The following year, the Silver Sox jumped to the Class D Far West League, whose clubs were in Northern California and Southern Oregon, closer to home. During their two-year stay, Reno finished third twice. After the Far West League's’ demise following the 1951 season, Reno was without pro ball for 3-½ years. Midway through the 1955 season, a Reno group acquired the floundering Channel Cities California League franchise and moved it to the Nevada city for the second half. Without a major league affiliation the Silver Sox finished seventh (22-49). The next year, in 1956, the team became a member of the Brooklyn Dodgers family of clubs, beginning a rise through the ranks. From a fourth place spot in 1956, the Silver Sox landed in second in ’57, losing the playoff finals to Salinas. After a dip to sixth, the team rebounded strongly to finish second overall in 1959 before winning both halves of the pennant in 1960 with an 89-51, .636 record. The Sox would improve upon that fine mark in the very next campaign.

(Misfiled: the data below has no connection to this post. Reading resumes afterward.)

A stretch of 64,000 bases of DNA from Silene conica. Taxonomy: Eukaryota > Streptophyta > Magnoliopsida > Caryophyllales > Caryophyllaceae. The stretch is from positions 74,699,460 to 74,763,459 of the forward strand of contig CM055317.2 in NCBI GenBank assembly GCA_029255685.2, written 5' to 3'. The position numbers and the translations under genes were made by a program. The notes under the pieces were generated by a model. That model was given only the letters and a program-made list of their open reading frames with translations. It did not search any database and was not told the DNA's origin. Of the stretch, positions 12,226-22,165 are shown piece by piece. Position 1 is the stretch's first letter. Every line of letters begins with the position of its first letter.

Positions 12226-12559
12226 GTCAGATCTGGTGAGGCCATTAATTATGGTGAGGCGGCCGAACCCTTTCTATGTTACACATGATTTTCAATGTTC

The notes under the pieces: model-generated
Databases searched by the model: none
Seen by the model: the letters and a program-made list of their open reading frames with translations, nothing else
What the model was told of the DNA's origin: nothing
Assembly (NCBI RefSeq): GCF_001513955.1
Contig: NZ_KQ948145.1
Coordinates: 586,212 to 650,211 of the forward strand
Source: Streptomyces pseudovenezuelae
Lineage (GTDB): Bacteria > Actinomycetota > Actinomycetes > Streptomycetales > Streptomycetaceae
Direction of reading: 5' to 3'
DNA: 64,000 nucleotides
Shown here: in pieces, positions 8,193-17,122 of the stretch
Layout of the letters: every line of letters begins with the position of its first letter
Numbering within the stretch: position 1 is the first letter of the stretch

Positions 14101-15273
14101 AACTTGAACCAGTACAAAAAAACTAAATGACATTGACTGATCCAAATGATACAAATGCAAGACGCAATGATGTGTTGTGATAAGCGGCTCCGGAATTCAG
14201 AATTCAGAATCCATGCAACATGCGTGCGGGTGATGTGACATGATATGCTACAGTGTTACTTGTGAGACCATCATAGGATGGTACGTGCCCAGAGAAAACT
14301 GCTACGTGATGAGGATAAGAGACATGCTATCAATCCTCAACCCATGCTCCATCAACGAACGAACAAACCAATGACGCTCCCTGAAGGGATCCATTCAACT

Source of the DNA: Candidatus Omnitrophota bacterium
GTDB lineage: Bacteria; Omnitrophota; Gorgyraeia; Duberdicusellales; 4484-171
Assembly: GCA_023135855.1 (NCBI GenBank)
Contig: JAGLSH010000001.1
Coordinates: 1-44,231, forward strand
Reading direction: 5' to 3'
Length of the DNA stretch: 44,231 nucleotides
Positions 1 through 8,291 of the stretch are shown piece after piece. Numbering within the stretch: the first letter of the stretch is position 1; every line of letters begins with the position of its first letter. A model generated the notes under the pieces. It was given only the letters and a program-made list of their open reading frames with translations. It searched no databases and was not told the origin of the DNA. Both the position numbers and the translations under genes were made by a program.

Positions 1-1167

The 1961 Silver Sox posted a 97-63, .693 record, setting a California League record for most wins in a 140-game schedule (later tied by another Top 100 club, the 1978 Visalia Oaks). In the first half, Reno won 52 and lost only 18. They were 26-5 in June with 12- and 8-game win streaks. They trailed Bakersfield most of the second-half, but closed with a 16-6 rush to edge the Bears by two games. Reno led the league in most categories including average (.285), home runs (149), runs (912) and hits (1,303). Because the team won both halves, no playoff was held.